Earthquakes and Volcanoes

"Oh! how I wish I could feel an earthquake!" is generally among the first exclamations of the newly-landed European. "What a paltry sort of thing it is, considering the fuss people make about it!" is generally his remark on his second earthquake (for the first one he invariably sleeps through). But after the fifth or sixth he never wants to experience another; and his terror of earthquakes grows with length of residence in an earthquake-shaken land, such as Japan has been from time immemorial. Indeed, geologists tell us that much of Japan would never have existed but for the seismic and volcanic agency which has elevated whole districts above the ocean by means of repeated eruptions.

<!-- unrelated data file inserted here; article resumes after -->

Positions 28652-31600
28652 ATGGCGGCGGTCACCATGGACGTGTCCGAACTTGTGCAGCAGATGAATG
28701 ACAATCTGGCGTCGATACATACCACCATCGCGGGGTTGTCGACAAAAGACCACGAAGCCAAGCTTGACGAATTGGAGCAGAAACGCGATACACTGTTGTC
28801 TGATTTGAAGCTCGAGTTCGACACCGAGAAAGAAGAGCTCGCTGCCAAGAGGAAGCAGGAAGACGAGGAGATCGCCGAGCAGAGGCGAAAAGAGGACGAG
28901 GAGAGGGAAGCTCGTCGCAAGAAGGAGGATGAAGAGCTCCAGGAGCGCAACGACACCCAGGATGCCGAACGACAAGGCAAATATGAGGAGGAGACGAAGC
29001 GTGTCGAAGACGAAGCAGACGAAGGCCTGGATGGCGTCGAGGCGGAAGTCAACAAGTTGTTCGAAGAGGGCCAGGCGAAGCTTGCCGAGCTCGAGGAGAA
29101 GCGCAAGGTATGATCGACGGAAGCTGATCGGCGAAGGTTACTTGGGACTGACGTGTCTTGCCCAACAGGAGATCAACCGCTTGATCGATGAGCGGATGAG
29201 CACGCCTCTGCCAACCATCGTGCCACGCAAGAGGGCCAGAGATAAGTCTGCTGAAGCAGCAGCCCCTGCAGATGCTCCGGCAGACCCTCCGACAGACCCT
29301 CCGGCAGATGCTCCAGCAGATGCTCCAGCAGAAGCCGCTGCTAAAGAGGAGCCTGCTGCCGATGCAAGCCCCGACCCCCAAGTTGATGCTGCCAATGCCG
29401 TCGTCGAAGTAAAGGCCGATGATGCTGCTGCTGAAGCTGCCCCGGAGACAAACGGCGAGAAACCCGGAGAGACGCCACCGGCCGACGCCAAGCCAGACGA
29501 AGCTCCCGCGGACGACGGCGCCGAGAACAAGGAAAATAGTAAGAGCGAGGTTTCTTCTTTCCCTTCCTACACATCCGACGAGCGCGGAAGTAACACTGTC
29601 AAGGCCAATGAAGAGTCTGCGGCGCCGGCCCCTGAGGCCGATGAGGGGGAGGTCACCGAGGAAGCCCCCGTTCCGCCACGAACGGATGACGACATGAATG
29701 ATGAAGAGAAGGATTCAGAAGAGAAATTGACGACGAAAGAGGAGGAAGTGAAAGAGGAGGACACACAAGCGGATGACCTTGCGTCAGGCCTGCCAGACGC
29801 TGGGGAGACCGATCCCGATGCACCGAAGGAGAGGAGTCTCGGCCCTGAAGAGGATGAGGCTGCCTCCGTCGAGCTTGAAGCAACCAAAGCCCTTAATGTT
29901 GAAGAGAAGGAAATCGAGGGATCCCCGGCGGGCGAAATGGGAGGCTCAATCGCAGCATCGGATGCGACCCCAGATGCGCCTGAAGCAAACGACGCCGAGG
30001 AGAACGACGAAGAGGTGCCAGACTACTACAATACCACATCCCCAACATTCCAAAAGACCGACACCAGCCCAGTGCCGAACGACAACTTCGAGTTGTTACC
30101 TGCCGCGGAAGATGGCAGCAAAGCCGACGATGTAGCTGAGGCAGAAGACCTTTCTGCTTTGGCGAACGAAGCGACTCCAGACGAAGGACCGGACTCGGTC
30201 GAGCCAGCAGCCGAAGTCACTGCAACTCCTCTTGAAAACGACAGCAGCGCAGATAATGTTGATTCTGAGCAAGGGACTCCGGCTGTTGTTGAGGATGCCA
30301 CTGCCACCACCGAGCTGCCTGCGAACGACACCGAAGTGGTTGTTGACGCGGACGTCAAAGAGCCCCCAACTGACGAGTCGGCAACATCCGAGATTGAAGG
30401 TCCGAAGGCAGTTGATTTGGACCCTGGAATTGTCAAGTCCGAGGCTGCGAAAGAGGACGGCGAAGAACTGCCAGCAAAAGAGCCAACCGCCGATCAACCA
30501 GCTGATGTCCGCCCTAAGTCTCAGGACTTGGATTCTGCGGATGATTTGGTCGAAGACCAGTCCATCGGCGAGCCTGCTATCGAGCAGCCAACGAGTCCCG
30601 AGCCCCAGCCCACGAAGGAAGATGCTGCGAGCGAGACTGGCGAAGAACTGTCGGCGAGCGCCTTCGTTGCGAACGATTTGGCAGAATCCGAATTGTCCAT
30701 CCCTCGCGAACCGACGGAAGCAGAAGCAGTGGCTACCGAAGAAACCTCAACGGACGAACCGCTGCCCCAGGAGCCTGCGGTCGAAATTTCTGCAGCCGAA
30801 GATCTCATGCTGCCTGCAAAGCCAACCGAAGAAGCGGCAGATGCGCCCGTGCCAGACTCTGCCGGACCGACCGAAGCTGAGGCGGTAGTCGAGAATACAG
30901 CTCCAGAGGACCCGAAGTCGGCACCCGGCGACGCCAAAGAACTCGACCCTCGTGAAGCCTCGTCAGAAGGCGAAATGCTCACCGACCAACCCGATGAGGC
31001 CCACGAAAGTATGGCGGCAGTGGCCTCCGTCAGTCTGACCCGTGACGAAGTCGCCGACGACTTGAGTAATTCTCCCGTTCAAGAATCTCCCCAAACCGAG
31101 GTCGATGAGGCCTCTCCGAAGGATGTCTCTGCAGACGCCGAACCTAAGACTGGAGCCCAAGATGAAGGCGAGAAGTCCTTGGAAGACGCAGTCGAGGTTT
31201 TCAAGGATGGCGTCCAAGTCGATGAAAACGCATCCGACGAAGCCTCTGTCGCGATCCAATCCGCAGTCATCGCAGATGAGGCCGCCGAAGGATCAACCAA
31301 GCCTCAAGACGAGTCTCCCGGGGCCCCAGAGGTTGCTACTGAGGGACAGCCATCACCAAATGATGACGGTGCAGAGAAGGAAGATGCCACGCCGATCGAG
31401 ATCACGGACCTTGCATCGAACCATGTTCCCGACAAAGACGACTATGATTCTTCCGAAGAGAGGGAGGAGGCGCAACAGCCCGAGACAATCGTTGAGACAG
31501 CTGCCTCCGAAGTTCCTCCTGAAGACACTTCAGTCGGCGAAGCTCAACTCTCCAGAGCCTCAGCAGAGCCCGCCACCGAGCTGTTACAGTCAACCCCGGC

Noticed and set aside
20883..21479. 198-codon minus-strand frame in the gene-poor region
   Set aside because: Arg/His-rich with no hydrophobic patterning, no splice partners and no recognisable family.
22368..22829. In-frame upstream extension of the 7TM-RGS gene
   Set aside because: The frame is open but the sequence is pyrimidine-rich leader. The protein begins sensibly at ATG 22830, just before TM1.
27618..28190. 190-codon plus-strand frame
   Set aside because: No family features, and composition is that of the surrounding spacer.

The cause of earthquakes remains obscure. The learned incline at present to the opinion that the causes may be many and various; but the general connection between earthquakes and volcanoes is not contested. The "faulting" which results from elevations and depressions of the earth's crust, the infiltration of water to great depths and the consequent generation of steam, the caving in of subterranean hollows-hollows themselves pro duced in all probability by chemical degradation-these and other causes have been appealed to as the most probable. One highly remarkable fact is that volcanic and earthquake-shaken regions are almost always adjacent to areas of depression. The greatest area of depression in the world is the Pacific basin; and accordingly round its borders, from Kamchatka through the Kuriles to Japan, thence through a line of small islands to the Philippines and to Java, then eastward to New Zealand, and right up the western coast of South America, is grouped the mightiest array of volcanoes that the world contains. Another fact of interest is the greater occurrence of earthquakes during the winter months. This has been explained by Dr. Knott as the result of "the annual periodicity of two well-known meteorological phenomena-namely, snow accumulations over continental areas, and barometric gradients."